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African and Indian People in Rural Britain

Watch this interview with Laurence Westgaph on black presence in North West England.
What have you discovered in your years of research about the history of the Black presence in the northwest of England, in general? Well, I found out a lot. Obviously, I’m very interested in the longevity of that Black presence. I’m from Liverpool. Liverpool being the capital of the slave trade, my family have been in Liverpool for a very long time. So it’s kind of come out of my own personal interest in my own family genealogy. And off the back of that, I’ve realised that the Black presence in this part of Britain is quite diverse. And in many ways it has this longevity. Although Liverpool has not been– Liverpool doesn’t really have a very long, important history.
Certainly from the beginning of the 18th century, Liverpool begins to come into its own and grow very rapidly. And from that very early period, there’s already a Black presence here. So when Liverpool’s population was less than 10,000 people, there was already a Black presence in the town, and that only grew over time. So, in many ways, it allows me to ask the question, what is the quintessential scouser? If Liverpool has been a very multicultural place from a very early period in terms of its own history, then what does that mean about the racial makeup of the community here in Liverpool? So, that’s kind of where my research has led me. These are some of the conclusions.
Based on that, I’ve also looked at how the Black presence in Liverpool was socially stratified. So we have these ideas that Black people in Britain– certainly during the 18th and 19th century– everyone was poor. They were all on the lowest rungs of the socioeconomic ladder due to slavery and racism, or slavery and the racism that comes out of that. So you had Black people who were poor, but you also had Black people who were on the higher rungs of the socioeconomic ladder. You had a Black presence in Liverpool that was educated and affluent, from this quite early period. Which again, is something that is not really told in the narrative.
It was very interesting that in 2019, Jeremy Corbyn, for example, tweeted out that the first Black MPs elected to parliament in Britain were in 1987. Diane Abbott, Paul Boateng, and the late great Bernie Grant. So I had to tweet him back and say, hold on Jeremy. You’re only out by about 175 years. Because there was already a person of African descent who was representing parliament in Stafford as early as 1812. He was born in Jamaica. And there were other– there were other examples of that throughout the 19th century. In order to give a kind of nuance to this idea that Black people have only ever been poor and downtrodden.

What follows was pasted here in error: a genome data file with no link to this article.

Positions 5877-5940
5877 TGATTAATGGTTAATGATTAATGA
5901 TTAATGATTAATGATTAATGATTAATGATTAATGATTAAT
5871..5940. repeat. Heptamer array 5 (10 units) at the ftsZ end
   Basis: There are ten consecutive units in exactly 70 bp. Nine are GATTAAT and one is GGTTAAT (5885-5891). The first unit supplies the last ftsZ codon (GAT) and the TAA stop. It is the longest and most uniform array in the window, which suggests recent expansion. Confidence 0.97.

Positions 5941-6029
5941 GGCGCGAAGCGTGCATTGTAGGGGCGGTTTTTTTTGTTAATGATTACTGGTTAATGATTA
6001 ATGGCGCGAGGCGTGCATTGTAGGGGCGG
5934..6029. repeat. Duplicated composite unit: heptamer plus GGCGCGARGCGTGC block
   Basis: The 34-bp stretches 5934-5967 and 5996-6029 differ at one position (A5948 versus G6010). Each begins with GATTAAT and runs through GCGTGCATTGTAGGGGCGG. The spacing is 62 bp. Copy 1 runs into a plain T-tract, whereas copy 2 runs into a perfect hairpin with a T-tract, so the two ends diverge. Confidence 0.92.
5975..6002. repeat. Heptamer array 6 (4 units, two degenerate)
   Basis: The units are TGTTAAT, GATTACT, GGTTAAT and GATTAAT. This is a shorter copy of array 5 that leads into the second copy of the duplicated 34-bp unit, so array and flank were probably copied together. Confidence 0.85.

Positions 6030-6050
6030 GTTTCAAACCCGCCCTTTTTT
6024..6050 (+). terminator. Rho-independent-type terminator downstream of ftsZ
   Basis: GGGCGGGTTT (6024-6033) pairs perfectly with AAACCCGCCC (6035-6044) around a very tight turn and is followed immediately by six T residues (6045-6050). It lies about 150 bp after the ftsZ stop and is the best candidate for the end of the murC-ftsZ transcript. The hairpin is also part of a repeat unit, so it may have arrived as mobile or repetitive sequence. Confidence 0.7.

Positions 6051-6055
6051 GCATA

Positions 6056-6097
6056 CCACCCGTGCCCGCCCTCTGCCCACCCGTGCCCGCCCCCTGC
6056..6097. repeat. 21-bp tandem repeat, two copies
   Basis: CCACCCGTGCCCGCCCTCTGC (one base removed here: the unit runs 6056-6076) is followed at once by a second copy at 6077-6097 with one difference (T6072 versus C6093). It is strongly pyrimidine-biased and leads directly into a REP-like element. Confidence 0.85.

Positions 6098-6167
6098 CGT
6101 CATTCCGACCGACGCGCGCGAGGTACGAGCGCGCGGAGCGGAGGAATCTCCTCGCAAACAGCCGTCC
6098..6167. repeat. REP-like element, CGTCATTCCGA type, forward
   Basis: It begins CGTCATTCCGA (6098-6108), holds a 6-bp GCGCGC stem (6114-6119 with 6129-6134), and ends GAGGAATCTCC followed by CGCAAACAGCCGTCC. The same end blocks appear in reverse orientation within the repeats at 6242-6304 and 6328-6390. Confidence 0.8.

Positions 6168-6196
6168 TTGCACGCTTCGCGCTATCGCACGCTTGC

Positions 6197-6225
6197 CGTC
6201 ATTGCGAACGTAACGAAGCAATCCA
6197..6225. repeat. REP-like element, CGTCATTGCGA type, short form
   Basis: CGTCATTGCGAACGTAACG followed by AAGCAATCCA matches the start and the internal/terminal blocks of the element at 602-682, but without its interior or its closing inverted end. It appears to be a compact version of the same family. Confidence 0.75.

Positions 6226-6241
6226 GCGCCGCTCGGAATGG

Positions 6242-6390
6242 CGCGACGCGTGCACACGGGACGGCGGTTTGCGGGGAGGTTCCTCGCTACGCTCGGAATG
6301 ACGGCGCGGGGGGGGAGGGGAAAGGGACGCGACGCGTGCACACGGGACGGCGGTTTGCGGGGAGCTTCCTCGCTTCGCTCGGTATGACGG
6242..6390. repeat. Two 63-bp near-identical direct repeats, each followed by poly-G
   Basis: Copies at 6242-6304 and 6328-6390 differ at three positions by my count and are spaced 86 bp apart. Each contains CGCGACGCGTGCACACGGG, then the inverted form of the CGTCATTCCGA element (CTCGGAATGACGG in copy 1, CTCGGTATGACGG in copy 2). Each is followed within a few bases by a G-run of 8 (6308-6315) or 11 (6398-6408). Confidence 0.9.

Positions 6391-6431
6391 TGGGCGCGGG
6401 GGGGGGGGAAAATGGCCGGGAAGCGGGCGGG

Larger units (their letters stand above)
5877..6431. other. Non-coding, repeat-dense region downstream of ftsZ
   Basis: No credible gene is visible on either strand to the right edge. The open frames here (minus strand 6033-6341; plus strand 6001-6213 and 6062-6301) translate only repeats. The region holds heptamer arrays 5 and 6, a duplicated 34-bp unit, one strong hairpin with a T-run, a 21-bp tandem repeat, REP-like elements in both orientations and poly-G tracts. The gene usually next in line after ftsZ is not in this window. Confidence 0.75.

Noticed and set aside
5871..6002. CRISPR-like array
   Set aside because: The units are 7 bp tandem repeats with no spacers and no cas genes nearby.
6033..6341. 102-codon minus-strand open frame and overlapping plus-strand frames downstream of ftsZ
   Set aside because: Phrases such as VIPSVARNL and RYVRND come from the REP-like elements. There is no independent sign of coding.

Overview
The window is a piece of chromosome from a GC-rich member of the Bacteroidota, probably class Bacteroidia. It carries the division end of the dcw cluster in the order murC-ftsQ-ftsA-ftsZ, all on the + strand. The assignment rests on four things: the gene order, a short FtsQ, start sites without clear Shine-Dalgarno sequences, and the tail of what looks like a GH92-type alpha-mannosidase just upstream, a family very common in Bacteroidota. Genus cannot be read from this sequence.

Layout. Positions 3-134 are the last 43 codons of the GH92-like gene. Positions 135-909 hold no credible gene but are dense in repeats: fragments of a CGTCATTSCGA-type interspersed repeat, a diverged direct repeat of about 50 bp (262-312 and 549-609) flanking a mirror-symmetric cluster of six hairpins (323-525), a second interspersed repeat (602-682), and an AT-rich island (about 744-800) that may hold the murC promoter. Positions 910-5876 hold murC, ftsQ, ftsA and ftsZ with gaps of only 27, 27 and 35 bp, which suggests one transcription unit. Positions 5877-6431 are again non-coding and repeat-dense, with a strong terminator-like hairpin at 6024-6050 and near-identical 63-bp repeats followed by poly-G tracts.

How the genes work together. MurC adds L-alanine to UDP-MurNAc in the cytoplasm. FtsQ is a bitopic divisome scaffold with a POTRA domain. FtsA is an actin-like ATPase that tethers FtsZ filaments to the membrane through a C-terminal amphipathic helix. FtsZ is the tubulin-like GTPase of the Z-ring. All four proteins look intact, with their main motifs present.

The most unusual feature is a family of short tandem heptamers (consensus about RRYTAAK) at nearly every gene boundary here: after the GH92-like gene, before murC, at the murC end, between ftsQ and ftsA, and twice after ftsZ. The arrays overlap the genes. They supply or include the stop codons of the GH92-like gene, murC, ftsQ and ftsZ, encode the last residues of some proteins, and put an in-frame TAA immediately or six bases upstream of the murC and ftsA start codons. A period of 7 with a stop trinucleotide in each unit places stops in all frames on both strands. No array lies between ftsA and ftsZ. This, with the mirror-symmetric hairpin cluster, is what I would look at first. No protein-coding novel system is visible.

What would you say– or, why was Liverpool so significant in terms of the slave trade and black presence? So once we became dominant, those links remained after the slave trade period had ended. And so, people of African descent continue to come to Liverpool throughout the 19th century. And this can be documented in parish records and other primary evidence. This is why Liverpool becomes such an important place. Then after the slave trade’s abolished, Liverpool becomes the centre of the palm oil trade. So we have lots of those links that were made with West Africa during the slave trade period continue to benefit Liverpool, long after the slave trade itself has ended.
As to the links with the Caribbean through the sugar plantations, et cetera– so we had people coming over from the Caribbean to Liverpool. Again, long before the Windrush. You know, we have this Windrush idea in this country. But Liverpool didn’t really benefit from the Windrush migration. Liverpool’s immigration of Black people comes at a much earlier period. And throughout the 19th century, it would be cotton that would make Britain so fabulously wealthy. And Liverpool was the main point of importation of American grown cotton. Which again was grown by enslaved people, right up until 1865.
Because of that, Liverpool dominated the immigrant trade, so to speak, in terms of ships that were going over to the United States with many of them left from Liverpool. And so, on the other hand, lots of ships that had sailed from Liverpool returned to Liverpool and Black people would be on board those ships. Most famously, people like Frederick Douglass. He sailed into Liverpool in 1846. Henry Box Brown, James Watkins. All these fugitive slaves as they were known came to Liverpool during the 1840s. And many other individuals also. So Liverpool was very much a centre.

This week you will study archival evidence of African and Indian people on country estates in eighteenth and nineteenth-century England. You will also consider how their presence might be researched, explored and represented at historic houses today. This research not only gives a glimpse of the people who have otherwise been left out of the historical account but it also allows British people of colour to connect with this history.

Watch this interview with Laurence Westgaph, political activist and television presenter, on black presence in North West England.

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Country Houses and the British Empire: How Imperialism Transformed Britain’s Colonial Countryside

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